There is contrary view according to which the provision, although effective from 01.04.2017 (Assessment Year 2018-19) will apply retrospectively being curative in nature as it seeks to minimize the hardship of the landowner. Reliance is placed on the SC decision in Allied Motors (p) Ltd. vs CIT 224 ITR 677 followed by the court in CIT vs Alom Extrusions Ltd 319 ITR 306 wherein deletion of second proviso to Sec. 43B by the Finance Act 2003, although effective from 01.04.2004, was held to be effective retrospectively from1988 as it was enacted for removing the hardships faced by the employers in depositing the PF amount within the financial year. In case of S.45(5A), the object has been clearly stated as minimizing the hardship which makes it curative and on the analogy of the SC decision, can be treated as retrospective in nature.

There is another angle to consider the issue. Whether application of Sec.45(5A) to the gain arising from the agreements entered into prior to 01.04.2017 has retrospective application of law, if the completion certificate is obtained in the FY 2017-18 relevant to the AY 2018-19 and thereafter. The section is applicable in respect of gains assessable in A.Y. 2018-19 onwards by virtue of the CC having been obtained in the FY 2017-18 onward. For this, the agreement has to be of the nature of ‘specified agreement’ which has certain attributes. One such attribute is the transfer of land or building or both allowing the transferee to develop the land. Once, therefore, the CC is obtained on or after 01.04.2017, in respect of the building, the development of which was in accordance with an agreement having attributes of ‘specified agreement’, the requirements of the section are complied with, irrespective of the date of entering into the agreement. What is required is existence of a registered agreement having the attributes of a ‘specified agreement’, irrespective of when it was entered into. The applicability of the provision is in relation to the year of chargeability and not in relation to the timing of various stages in the process of development.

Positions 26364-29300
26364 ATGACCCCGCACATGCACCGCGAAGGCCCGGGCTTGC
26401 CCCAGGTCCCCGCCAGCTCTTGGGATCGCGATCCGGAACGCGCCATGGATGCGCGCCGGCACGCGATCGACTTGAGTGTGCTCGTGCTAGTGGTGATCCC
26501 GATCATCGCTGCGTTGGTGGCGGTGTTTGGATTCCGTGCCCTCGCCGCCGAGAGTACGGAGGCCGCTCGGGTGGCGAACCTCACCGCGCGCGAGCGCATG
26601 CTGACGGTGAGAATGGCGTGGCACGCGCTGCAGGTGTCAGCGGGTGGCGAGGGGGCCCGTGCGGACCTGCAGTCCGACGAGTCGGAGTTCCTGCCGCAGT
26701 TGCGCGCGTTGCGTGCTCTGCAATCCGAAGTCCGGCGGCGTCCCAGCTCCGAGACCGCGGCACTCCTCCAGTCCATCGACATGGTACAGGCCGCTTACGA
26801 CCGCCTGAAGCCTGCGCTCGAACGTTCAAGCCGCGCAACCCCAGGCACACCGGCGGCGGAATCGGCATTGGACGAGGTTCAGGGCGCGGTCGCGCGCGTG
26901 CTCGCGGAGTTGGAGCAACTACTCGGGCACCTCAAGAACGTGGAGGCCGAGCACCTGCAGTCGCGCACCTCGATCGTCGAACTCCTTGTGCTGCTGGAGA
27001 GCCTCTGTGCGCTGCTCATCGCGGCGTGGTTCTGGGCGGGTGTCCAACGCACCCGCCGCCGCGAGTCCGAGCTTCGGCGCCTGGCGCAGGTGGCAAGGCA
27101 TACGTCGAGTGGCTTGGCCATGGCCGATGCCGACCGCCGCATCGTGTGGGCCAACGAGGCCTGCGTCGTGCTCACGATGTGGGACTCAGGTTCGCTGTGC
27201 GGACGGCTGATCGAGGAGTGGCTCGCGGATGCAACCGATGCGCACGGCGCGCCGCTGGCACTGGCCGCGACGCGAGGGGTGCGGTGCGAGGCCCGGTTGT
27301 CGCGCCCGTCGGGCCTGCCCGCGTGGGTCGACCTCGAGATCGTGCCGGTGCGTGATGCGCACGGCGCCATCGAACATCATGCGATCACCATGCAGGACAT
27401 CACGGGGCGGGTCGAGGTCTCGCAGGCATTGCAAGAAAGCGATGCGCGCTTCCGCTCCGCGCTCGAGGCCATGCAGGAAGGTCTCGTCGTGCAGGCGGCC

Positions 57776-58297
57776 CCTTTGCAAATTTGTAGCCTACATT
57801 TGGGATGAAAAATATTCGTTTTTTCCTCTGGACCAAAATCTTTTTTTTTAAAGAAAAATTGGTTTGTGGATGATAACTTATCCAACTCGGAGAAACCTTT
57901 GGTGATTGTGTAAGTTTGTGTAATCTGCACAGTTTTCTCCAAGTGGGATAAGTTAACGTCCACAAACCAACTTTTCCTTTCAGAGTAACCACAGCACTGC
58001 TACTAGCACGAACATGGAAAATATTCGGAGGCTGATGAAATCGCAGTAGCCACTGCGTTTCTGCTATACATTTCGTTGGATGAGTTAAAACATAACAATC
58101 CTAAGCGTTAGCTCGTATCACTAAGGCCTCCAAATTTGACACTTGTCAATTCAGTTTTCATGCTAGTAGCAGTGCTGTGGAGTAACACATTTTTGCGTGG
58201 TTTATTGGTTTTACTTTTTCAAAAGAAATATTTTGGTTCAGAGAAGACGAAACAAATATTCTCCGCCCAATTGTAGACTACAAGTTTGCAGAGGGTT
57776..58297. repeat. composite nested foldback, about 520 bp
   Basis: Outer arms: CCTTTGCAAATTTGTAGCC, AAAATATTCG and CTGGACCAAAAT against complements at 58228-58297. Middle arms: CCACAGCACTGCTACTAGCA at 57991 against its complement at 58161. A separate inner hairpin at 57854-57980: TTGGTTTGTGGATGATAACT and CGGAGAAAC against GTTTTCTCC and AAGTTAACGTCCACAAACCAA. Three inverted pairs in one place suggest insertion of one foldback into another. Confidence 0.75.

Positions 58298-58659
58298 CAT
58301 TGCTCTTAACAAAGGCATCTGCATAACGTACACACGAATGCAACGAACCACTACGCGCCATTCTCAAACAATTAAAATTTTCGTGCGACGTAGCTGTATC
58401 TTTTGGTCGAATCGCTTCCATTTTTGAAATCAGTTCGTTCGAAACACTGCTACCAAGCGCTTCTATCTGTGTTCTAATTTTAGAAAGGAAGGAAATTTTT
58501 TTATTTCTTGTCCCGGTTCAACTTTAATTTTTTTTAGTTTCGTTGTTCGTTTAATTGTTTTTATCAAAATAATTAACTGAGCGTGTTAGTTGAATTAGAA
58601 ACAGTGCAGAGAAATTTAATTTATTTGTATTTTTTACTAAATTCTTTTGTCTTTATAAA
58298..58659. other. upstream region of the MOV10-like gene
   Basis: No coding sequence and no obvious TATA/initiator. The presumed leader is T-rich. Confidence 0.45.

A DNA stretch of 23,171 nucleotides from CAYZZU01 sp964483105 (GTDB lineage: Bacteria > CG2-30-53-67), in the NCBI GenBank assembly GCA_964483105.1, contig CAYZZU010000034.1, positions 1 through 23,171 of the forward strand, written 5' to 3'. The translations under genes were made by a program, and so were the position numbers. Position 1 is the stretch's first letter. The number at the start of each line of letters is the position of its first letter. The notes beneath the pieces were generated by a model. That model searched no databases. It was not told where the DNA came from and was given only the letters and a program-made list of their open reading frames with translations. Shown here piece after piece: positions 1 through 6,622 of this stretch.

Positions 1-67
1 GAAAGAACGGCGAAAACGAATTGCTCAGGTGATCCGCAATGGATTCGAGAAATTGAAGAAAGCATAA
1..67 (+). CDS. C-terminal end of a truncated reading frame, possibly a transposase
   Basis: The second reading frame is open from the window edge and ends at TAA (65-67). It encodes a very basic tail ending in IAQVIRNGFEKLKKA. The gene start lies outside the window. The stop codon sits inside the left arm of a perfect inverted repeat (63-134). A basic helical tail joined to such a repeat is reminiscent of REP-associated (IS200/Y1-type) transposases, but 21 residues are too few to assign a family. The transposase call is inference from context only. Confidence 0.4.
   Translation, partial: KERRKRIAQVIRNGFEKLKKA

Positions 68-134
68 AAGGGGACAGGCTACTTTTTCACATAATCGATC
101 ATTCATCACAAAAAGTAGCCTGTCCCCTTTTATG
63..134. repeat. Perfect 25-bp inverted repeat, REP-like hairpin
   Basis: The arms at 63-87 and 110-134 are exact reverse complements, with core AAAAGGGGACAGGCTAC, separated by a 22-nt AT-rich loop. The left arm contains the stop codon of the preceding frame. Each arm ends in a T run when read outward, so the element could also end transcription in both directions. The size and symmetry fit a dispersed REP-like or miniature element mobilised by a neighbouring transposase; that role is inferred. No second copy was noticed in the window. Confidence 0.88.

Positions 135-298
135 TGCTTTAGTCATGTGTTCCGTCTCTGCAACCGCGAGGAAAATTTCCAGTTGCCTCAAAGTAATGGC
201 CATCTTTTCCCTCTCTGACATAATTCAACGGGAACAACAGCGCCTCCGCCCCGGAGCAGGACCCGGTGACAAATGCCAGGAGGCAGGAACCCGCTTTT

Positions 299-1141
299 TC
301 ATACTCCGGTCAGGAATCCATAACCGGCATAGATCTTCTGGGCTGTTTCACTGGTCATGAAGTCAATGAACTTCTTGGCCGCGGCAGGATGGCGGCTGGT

There appears to be a reasonable force in both viewpoints- (i) treating it as having retrospective application and (ii) not giving weight to the time of entering into the agreement so long as the registered agreement is of the nature of specified agreement and completion certificate is issued in A.Y. 2018-19 or thereafter.

  1. Determination of Cost of Acquisition

The provision is silent about the manner of determining the cost of acquisition of the transferred capital asset. The issue is relevant to indexation which is done upto the year of transfer. The basic question, therefore, is whether for this purpose, the year of transfer will be as per the general law i.e. the year in which possession is given. In that case the indexation will be upto the year of possession. The other view is that by providing that the capital gain will be chargeable to tax in the year in which CC is issued for the incoming asset. If this view finds favour, indexation will be upto that year.

The former view will result in two different years in relation to which the cost and the sale consideration will be determined which will not be in accordance with the scheme of capital gains taxation. Cost of acquisition and the fair value of consideration are the two ingredients for computation of capital gain and under all provisions, including S. 45(2) are determined on the same point of time. If a project is going to take say five years for completion, it will be anomalous if the cost is determined five years before the year in which the gain is brought to tax and the fair value of consideration is determined.

  1. Transfer of land held as business asset or agricultural land

Where the land to be transferred under the ‘specified agreement’ is held as an asset of the business and not as a capital asset within the meaning of in the Act, an issue arises as to whether the provisions of s. 45(5A) will be applicable.